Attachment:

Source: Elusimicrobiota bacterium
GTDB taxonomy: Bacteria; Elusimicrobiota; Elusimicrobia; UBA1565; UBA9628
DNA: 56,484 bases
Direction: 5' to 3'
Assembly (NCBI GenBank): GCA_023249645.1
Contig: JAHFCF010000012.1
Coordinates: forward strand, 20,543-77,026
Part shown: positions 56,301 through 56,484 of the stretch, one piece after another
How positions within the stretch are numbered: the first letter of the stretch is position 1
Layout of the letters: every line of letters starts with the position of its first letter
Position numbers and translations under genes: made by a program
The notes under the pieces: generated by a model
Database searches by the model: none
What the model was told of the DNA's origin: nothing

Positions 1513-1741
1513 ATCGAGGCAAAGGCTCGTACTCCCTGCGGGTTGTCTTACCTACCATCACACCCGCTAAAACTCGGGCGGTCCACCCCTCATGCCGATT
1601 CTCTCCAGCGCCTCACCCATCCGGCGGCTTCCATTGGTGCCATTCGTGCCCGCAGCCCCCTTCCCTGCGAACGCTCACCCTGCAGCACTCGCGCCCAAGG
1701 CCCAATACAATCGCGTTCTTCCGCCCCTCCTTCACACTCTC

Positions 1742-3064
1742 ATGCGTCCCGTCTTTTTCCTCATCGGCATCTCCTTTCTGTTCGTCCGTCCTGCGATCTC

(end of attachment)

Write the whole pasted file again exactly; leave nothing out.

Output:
Source: Elusimicrobiota bacterium
GTDB taxonomy: Bacteria; Elusimicrobiota; Elusimicrobia; UBA1565; UBA9628
DNA: 56,484 bases
Direction: 5' to 3'
Assembly (NCBI GenBank): GCA_023249645.1
Contig: JAHFCF010000012.1
Coordinates: forward strand, 20,543-77,026
Part shown: positions 56,301 through 56,484 of the stretch, one piece after another
How positions within the stretch are numbered: the first letter of the stretch is position 1
Layout of the letters: every line of letters starts with the position of its first letter
Position numbers and translations under genes: made by a program
The notes under the pieces: generated by a model
Database searches by the model: none
What the model was told of the DNA's origin: nothing

Positions 1513-1741
1513 ATCGAGGCAAAGGCTCGTACTCCCTGCGGGTTGTCTTACCTACCATCACACCCGCTAAAACTCGGGCGGTCCACCCCTCATGCCGATT
1601 CTCTCCAGCGCCTCACCCATCCGGCGGCTTCCATTGGTGCCATTCGTGCCCGCAGCCCCCTTCCCTGCGAACGCTCACCCTGCAGCACTCGCGCCCAAGG
1701 CCCAATACAATCGCGTTCTTCCGCCCCTCCTTCACACTCTC

Positions 1742-3064
1742 ATGCGTCCCGTCTTTTTCCTCATCGGCATCTCCTTTCTGTTCGTCCGTCCTGCGATCTC